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Steroid receptor expression in the fish inner earvaries with sex, social status, and reproductive state

Overview of attention for article published in BMC Neuroscience, April 2010
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About this Attention Score

  • Above-average Attention Score compared to outputs of the same age (63rd percentile)
  • Above-average Attention Score compared to outputs of the same age and source (56th percentile)

Mentioned by

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2 Google+ users

Citations

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73 Dimensions

Readers on

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89 Mendeley
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Title
Steroid receptor expression in the fish inner earvaries with sex, social status, and reproductive state
Published in
BMC Neuroscience, April 2010
DOI 10.1186/1471-2202-11-58
Pubmed ID
Authors

Karen P Maruska, Russell D Fernald

Abstract

Gonadal and stress-related steroid hormones are known to influence auditory function across vertebrates but the cellular and molecular mechanisms responsible for steroid-mediated auditory plasticity at the level of the inner ear remain unknown. The presence of steroid receptors in the ear suggests a direct pathway for hormones to act on the peripheral auditory system, but little is known about which receptors are expressed in the ear or whether their expression levels change with internal physiological state or external social cues. We used qRT-PCR to measure mRNA expression levels of multiple steroid receptor subtypes (estrogen receptors: ERalpha, ERbetaa, ERbetab; androgen receptors: ARalpha, ARbeta; corticosteroid receptors: GR2, GR1a/b, MR) and aromatase in the main hearing organ of the inner ear (saccule) in the highly social African cichlid fish Astatotilapia burtoni, and tested whether these receptor levels were correlated with circulating steroid concentrations.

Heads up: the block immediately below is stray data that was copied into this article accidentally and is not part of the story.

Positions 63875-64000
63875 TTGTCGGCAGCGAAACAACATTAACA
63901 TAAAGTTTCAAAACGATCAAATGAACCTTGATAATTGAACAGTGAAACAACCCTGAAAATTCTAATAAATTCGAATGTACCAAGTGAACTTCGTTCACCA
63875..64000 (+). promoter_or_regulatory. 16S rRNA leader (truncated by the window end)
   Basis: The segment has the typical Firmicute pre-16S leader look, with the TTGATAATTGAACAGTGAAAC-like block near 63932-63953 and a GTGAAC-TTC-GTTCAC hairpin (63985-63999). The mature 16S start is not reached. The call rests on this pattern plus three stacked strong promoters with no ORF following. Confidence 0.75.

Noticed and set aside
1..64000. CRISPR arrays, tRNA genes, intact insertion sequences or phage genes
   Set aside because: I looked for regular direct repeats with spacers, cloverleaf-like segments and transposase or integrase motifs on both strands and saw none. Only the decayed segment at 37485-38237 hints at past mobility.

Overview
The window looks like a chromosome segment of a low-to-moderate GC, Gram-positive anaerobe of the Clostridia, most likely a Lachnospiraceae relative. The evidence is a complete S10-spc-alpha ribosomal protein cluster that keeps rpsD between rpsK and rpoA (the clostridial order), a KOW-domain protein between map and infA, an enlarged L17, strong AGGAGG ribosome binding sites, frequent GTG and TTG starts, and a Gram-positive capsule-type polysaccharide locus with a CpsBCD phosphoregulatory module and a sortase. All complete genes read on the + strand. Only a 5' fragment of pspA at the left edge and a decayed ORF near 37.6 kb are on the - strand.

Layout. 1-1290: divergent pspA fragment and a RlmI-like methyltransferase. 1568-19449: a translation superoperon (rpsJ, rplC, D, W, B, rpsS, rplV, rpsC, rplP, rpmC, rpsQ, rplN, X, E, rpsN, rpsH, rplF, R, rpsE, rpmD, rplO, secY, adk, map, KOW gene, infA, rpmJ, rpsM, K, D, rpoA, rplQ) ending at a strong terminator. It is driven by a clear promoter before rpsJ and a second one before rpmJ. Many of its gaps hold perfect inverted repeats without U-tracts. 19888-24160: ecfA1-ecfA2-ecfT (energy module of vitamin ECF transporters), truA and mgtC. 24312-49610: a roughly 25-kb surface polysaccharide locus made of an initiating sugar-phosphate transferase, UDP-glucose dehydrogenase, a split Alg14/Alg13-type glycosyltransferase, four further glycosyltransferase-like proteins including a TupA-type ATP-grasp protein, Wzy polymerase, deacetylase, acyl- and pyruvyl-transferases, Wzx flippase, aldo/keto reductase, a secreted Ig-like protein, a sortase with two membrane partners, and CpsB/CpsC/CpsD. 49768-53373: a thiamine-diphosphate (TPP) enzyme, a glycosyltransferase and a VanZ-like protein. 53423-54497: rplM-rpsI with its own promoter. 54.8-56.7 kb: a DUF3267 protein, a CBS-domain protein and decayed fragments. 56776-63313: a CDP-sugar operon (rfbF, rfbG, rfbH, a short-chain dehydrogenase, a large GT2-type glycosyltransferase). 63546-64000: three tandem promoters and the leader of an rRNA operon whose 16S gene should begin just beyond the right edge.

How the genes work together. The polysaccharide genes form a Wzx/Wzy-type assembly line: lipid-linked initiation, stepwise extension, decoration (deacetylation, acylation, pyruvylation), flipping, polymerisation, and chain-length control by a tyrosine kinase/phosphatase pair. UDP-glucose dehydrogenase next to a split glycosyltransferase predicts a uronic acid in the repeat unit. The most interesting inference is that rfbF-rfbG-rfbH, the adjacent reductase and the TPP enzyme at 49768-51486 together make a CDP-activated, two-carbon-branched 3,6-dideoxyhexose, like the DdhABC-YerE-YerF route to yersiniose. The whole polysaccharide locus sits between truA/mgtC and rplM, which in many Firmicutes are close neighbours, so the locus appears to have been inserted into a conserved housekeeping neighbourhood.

Mendeley readers

The data shown below were compiled from readership statistics for 89 Mendeley readers of this research output. Click here to see the associated Mendeley record.

Geographical breakdown

Country Count As %
United States 3 3%
Portugal 2 2%
Brazil 1 1%
Unknown 83 93%

Demographic breakdown

Readers by professional status Count As %
Student > Ph. D. Student 27 30%
Researcher 18 20%
Student > Master 11 12%
Student > Bachelor 7 8%
Professor 6 7%
Other 14 16%
Unknown 6 7%
Readers by discipline Count As %
Agricultural and Biological Sciences 45 51%
Neuroscience 10 11%
Psychology 7 8%
Medicine and Dentistry 5 6%
Biochemistry, Genetics and Molecular Biology 4 4%
Other 8 9%
Unknown 10 11%

Attention Score in Context

This research output has an Altmetric Attention Score of 2. This is our high-level measure of the quality and quantity of online attention that it has received. This Attention Score, as well as the ranking and number of research outputs shown below, was calculated when the research output was last mentioned on 02 January 2014.
All research outputs
#1,532,725
of 3,626,596 outputs
Outputs from BMC Neuroscience
#207
of 568 outputs
Outputs of similar age
#37,897
of 111,256 outputs
Outputs of similar age from BMC Neuroscience
#11
of 30 outputs
Altmetric has tracked 3,626,596 research outputs across all sources so far. This one has received more attention than most of these and is in the 54th percentile.
So far Altmetric has tracked 568 research outputs from this source. They receive a mean Attention Score of 2.7. This one has gotten more attention than average, scoring higher than 61% of its peers.
Older research outputs will score higher simply because they've had more time to accumulate mentions. To account for age we can compare this Altmetric Attention Score to the 111,256 tracked outputs that were published within six weeks on either side of this one in any source. This one has gotten more attention than average, scoring higher than 63% of its contemporaries.
We're also able to compare this research output to 30 others from the same source and published within six weeks on either side of this one. This one has gotten more attention than average, scoring higher than 56% of its contemporaries.